New powers and a budget increase, despite cuts to government spending, have been proposed to help the FDA monitor the global supply chain.
Spending cuts totalling $38bn (€26bn) are proposed in the last minute budget deal but the US Food and Drug Administration (FDA) has been spared. In fact, the FDA’s budget will increase compared to 2010 levels, a decision welcomed by advocates of a strong FDA.
“Congress heard our message that a robust well-funded FDA is essential for patients, consumers and industry”, said Nancy Bradish Myers, president of the Alliance for a Stronger FDA. Funding is needed to equip the FDA to cope with complex science and globalisation, said Myers.
The proposal sets the FDA budget at $3.66bn, with more than $1bn of this coming from user fees. In February 2010 the FDA requested $4.03bn for fiscal 2011, an increase of 23 per cent over the prior year.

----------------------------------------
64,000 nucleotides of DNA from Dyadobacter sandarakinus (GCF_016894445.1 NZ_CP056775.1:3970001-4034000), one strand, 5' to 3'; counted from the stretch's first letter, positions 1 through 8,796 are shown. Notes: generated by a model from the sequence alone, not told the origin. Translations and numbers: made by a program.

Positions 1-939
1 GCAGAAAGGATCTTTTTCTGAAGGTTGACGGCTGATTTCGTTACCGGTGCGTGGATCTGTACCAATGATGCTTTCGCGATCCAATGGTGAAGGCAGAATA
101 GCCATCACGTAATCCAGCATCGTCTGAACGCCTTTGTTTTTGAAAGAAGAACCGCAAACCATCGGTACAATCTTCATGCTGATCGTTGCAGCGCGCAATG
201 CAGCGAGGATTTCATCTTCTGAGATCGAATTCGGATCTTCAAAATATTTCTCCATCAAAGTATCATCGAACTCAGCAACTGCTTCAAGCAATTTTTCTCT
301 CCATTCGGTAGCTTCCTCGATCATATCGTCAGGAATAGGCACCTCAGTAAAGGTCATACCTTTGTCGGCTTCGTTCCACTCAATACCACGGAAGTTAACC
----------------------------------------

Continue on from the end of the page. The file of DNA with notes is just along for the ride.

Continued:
A vote on the budget proposal is due to be held this week. If passed, the budget will allocate $957m to the Center for Drug Evaluation and Research and $325m to the Center for Biologics Evaluation and Research.
Additional FDA funding has been proposed by a group of House Democrats. In a bill due to be reintroduced the Democrats propose: generating increased funding for facility inspections; taking the same approach to foreign and domestic plants; and creating a registry of production sites.
Representative John Dingell said: “For too long, Americans have suffered from the challenges FDA and the industry face in ensuring the safety of the US drug supply. We must address the deficiencies uncovered by recent recalls.”
Dingell has been trying to strengthen the FDA for some time. He introduced the FDA Globalization Act in January 2009 and followed it up with the Drug Safety Enhancement Act, which built on the earlier proposal, in December 2010.
Neither was passed into law. Dingell now plans to reintroduce the Drug Safety Enhancement Act in an attempt to ensure drug quality despite an “increasingly global and complex drug supply”.